Well, as far as pressure is concerned, just the static head pressure from the mass of water out in the boiler. The coil is situated, roughly, about 6 foot higher than the top of the boiler outside, and the plumbing for the rest of it is in the basement. So, the coil is probably 9 feet higher than what it's connected to there.

    I'd have to "power purge" the air from the coil, I'd think, but once the thing filled with water, no air should get in there. Do these "vents" prevent a vacuum from drawing air back in if the water level was to drop?
  • EdTheHeaterMan
    EdTheHeaterMan Member Posts: 7,477
    edited December 2021
    As long as the system is piped properly and you have at least 12 PSI static pressure, there will be no vacuum. Pressure is the opposite of vacuum. If the highest pipe in the system is less than 15 feet above the place where the pressure gauge is, then you will never get a vacuum anywhere in the system.

    @JoeKansas said: Do these "vents" prevent a vacuum from drawing air back in if the water level was to drop?

    That answer is NO but it don't matter. Just keep the pressure at 12 PSI on cold start up.

    Do you already have a Spirovent (or whatever) on you system? If yes... then all you need is a coin air vent at the top of the duct coil.

    Edward F Young. Retired HVAC ContractorSpecialized in Residential Oil Burner and Hydronics
    JoeKansas
  • Jamie Hall
    Jamie Hall Member Posts: 22,877
    JoeKansas said:

    Well, as far as pressure is concerned, just the static head pressure from the mass of water out in the boiler. The coil is situated, roughly, about 6 foot higher than the top of the boiler outside, and the plumbing for the rest of it is in the basement. So, the coil is probably 9 feet higher than what it's connected to there.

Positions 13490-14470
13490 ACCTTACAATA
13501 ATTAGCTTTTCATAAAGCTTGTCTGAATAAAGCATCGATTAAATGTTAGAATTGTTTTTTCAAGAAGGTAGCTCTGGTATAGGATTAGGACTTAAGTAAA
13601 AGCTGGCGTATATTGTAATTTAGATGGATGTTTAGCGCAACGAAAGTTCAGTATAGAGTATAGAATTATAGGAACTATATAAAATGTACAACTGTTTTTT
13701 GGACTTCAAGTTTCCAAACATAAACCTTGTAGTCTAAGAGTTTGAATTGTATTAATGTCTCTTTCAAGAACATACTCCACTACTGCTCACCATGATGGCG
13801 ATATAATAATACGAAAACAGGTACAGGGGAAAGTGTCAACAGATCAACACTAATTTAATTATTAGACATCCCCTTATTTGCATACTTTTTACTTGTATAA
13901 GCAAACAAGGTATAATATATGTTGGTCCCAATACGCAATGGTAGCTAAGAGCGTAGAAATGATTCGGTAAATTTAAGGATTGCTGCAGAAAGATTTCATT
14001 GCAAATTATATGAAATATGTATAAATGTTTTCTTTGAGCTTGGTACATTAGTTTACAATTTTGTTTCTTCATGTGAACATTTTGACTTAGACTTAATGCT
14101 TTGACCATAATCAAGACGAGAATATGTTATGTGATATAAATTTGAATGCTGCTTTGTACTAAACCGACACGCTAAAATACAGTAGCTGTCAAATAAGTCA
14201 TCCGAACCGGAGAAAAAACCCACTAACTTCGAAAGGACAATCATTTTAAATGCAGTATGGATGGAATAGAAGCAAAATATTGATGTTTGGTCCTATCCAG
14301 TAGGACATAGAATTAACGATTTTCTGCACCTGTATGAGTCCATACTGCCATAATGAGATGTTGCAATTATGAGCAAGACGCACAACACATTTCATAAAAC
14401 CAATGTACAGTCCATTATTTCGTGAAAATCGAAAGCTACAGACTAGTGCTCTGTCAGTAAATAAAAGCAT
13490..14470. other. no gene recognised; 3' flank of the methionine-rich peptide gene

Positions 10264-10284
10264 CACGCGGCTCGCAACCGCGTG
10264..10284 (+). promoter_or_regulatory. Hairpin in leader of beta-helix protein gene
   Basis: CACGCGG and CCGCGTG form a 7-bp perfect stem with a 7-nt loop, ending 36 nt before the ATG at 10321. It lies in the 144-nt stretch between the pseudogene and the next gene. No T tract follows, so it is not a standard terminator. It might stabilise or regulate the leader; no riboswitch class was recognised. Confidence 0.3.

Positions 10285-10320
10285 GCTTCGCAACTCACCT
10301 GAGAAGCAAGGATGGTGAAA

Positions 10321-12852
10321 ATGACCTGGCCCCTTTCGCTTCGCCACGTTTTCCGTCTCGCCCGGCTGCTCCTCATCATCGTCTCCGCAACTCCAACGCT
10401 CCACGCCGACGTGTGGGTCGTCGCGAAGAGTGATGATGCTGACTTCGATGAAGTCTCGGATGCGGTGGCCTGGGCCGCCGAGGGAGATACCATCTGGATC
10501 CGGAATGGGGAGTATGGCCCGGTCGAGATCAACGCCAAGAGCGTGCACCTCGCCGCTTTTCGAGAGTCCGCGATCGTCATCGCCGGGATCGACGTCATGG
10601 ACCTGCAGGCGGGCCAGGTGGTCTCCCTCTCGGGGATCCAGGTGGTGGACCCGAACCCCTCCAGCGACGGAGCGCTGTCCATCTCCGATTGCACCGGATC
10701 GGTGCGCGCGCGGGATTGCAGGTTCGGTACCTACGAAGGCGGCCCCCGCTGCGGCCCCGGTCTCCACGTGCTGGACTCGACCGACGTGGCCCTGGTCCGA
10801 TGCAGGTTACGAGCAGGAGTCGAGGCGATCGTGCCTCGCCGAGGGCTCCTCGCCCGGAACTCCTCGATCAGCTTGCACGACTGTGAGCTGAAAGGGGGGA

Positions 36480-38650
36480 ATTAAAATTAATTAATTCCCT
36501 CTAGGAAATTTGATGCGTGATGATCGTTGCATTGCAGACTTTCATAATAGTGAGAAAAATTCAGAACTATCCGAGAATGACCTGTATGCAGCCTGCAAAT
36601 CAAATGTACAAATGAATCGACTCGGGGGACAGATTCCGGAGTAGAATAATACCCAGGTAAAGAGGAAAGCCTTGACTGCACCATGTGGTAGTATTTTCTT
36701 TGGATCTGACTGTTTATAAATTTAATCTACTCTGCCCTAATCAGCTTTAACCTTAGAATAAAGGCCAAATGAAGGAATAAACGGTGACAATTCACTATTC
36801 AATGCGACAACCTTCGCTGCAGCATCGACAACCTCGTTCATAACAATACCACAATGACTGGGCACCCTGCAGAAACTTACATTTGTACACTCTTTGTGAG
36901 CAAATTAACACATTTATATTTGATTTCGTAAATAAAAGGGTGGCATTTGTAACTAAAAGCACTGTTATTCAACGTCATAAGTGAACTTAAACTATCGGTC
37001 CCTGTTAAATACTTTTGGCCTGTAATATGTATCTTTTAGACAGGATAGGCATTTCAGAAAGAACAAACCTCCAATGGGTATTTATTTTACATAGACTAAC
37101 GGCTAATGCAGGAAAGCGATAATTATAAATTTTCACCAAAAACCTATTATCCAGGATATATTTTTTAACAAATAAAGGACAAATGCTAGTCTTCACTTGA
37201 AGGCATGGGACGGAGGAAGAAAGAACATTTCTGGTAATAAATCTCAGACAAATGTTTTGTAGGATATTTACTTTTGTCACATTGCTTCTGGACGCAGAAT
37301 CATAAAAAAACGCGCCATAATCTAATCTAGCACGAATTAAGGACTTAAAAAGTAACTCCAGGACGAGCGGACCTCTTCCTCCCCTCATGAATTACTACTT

I'd have to "power purge" the air from the coil, I'd think, but once the thing filled with water, no air should get in there. Do these "vents" prevent a vacuum from drawing air back in if the water level was to drop?

    No. The vents do not prevent a vacuum -- which you will have -- from drawing air back in. In that piping arrangement, you will need to make certain -- doubly certain -- that all the piping above the boiler water line is not only pressure tight, but is vacuum tight, which is far harder to do and not the same thing at all. If you do not, you will have endless trouble with air getting into that coil. Note, by the way, that sharkbite fittings will not seal against a vacuum, and are unusable in this application. Crimped fittings almost always will. Do NOT put any form of air removal gadget on the system anywhere above the boiler water line.
    Br. Jamie, osb
    Building superintendent/caretaker, 7200 sq. ft. historic house museum with dependencies in New England
    JoeKansas
  • Zman
    Zman Member Posts: 7,542
    A heat exchanger on the OWB is a good idea if you have heaters above the boiler. That way the heating system does not suck air back in a get airlocked. The other components will also last longer in a pressurized O2 free environment.
    "If you can't explain it simply, you don't understand it well enough"
    Albert Einstein
  • EdTheHeaterMan
    EdTheHeaterMan Member Posts: 7,477


    You just don't need 2. You don't need a separate one for the Duct coil.


    Edward F Young. Retired HVAC ContractorSpecialized in Residential Oil Burner and Hydronics
    JoeKansas
  • hot_rod
    hot_rod Member Posts: 21,793
    Caleffi has anti vacuum caps for our air vents for those applications. If it is an open system with the coil above the boiler you can pull sub atmospheric conditions at high temperature.
    Bob "hot rod" Rohr
    trainer for Caleffi NA
    Living the hydronic dream
    JoeKansasSteamthemean
  • JoeKansas
    JoeKansas Member Posts: 14
    Zman said: